Saturday nights on long weekends are rather wonderful, don’t you think? … Of course any Saturday night is a delight, but knowing there’s an extra day to be spent however you wish, just makes them seem so much more luxuriant. It was on such a Saturday night that I took the opportunity to watch a film I’ve been meaning to catch up with for years – ‘A Streetcar Named Desire’. After seeing Marlon Brando in ‘On the Waterfront’ a few months ago, I was pretty sure his performance here would be equally mesmerising (and I was right).
Sitting down to prepare this piece got me thinking that I used to write about movies so much more than I do now. In fact I used to watch many more movies than I do now. That’s such a shame, because I really love movies. I grew up with a love of film, and thought there was little better than an afternoon spent at the cinema. Now though, the ridiculous expense and pain of having to deal with ‘other people’ tends to put me off going out to the movies regularly, and time is my enemy when it comes to watching movies at home.
Anyway, back to ‘A Streetcar Named Desire’. Firstly, it’s brilliantly cast … Kim Hunter as Stella Kowalski, offers a perfectly measured performance as the unfortunate person caught between the conflicts of her husband and her sister. Marlon Brando is the noisy, messy Stanley Kowalski, whose animal magnetism often borders on, and sometimes goes far beyond that of aggressively brutish behaviour. While Vivien Leigh as Blanche DuBois is about as far removed from her role in ‘Gone With the Wind’ as I could imagine. She is fragile, troubled and emotionally unstable.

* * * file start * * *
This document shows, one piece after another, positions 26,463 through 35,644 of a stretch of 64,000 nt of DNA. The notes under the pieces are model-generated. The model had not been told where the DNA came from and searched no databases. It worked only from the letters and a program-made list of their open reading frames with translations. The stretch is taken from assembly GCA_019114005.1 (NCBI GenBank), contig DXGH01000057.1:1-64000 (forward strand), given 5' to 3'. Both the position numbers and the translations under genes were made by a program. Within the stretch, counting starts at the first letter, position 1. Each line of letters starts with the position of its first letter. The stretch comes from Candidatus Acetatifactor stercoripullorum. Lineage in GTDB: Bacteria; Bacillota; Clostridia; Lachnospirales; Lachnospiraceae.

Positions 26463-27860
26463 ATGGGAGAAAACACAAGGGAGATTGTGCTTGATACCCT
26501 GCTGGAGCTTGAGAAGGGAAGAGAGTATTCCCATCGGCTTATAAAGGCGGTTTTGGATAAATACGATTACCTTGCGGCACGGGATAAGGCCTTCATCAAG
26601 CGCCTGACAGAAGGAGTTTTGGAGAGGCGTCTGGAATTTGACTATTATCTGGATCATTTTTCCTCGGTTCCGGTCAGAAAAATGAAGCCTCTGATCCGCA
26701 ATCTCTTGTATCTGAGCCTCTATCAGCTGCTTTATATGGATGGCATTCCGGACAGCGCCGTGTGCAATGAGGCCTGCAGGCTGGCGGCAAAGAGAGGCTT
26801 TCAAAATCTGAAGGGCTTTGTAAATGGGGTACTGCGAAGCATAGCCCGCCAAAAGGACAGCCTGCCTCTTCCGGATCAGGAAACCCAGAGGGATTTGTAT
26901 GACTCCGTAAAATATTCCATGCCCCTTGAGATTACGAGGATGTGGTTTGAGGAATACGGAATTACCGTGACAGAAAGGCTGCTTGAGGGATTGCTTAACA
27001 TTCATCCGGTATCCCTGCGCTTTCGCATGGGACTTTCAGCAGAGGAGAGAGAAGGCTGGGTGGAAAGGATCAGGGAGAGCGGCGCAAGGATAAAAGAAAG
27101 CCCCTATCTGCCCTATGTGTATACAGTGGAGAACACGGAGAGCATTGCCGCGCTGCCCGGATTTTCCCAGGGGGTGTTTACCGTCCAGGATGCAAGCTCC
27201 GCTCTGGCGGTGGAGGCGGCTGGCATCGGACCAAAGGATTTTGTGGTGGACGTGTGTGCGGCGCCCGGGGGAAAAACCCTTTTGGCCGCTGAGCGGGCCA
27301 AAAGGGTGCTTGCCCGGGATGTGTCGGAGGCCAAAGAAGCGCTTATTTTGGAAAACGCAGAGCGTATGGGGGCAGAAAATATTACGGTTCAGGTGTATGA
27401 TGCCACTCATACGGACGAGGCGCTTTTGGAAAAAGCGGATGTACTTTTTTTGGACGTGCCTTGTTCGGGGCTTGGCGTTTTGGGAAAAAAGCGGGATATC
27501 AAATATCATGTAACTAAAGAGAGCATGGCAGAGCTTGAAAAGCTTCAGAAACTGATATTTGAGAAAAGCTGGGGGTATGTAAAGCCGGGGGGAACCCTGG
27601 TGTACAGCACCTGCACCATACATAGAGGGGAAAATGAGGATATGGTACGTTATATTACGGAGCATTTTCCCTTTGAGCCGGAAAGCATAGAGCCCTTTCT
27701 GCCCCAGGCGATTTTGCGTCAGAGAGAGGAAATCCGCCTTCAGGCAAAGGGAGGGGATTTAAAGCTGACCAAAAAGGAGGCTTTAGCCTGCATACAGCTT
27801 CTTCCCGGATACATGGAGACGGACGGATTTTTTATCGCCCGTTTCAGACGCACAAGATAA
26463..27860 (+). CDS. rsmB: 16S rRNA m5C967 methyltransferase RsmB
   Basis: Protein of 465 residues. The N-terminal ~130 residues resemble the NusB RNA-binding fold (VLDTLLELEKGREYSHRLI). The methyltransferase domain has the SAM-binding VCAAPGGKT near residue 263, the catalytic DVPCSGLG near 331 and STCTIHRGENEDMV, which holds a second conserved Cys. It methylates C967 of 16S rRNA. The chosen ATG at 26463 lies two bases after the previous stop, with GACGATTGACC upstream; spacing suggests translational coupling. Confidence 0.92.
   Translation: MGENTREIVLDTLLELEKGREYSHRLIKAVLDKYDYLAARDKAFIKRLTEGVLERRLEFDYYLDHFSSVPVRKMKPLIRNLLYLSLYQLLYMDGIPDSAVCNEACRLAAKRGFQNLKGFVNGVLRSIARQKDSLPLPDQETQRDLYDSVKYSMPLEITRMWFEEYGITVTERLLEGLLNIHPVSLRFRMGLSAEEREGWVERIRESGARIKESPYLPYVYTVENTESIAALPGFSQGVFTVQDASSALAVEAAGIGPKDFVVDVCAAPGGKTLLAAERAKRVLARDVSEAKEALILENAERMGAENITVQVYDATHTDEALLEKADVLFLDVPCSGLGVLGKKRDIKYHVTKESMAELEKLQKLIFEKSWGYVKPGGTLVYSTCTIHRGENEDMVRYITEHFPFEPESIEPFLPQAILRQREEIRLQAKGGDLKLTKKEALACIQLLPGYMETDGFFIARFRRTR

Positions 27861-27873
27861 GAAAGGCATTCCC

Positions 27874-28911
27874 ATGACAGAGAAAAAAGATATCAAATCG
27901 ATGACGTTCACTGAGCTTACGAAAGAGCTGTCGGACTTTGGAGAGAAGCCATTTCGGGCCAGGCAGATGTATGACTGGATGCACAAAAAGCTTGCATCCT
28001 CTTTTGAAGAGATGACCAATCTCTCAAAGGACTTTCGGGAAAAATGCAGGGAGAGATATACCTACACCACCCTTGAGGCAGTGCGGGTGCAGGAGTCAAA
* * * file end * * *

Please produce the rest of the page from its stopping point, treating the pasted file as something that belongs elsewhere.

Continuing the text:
There are lots of themes to explore here – violence and power, lust and love, honesty and deceit, passion and madness, loneliness and marriage … but the one I still find myself thinking on relates to the unmasking of one’s true self. More specifically, the dangerous circumstances that can arise when an unlikely person sees our true character – with all our flaws and weaknesses exposed. This is the situation that Stanley and Blanche find themselves in … she sees him for what he is, and he sees her. In fact, she states this in an early scene, where Blanche says to Stanley (of Stella), ‘the poor thing was out there listening to us, and I have an idea she doesn’t understand you as well as I do’. However it is the way that Blanche and Stanley each respond to this character ‘threat’ through action rather than conversation, which highlights the vast differences that lie between them.
This is a film filled with rich, interesting elements. There are many memorable moments brought about through strong character performances, or something as subtle as a change in lighting or costume … not to mention the fantastic source material the script is drawn from (Tennessee Williams crafts the crispest of dialogue). Oh, and that scene where Stella practically oozes down the stairs towards the waiting Stanley, who then falls to his knees before her … well that scene kills me.
Since discovering that the film is a slightly sanitised version of the original play, it leaves me very much wanting to see a full stage production at some point – now that would be a powerful production! … Enough about me and my movie-watching experiences, how about you? Have you watched any interesting movies lately?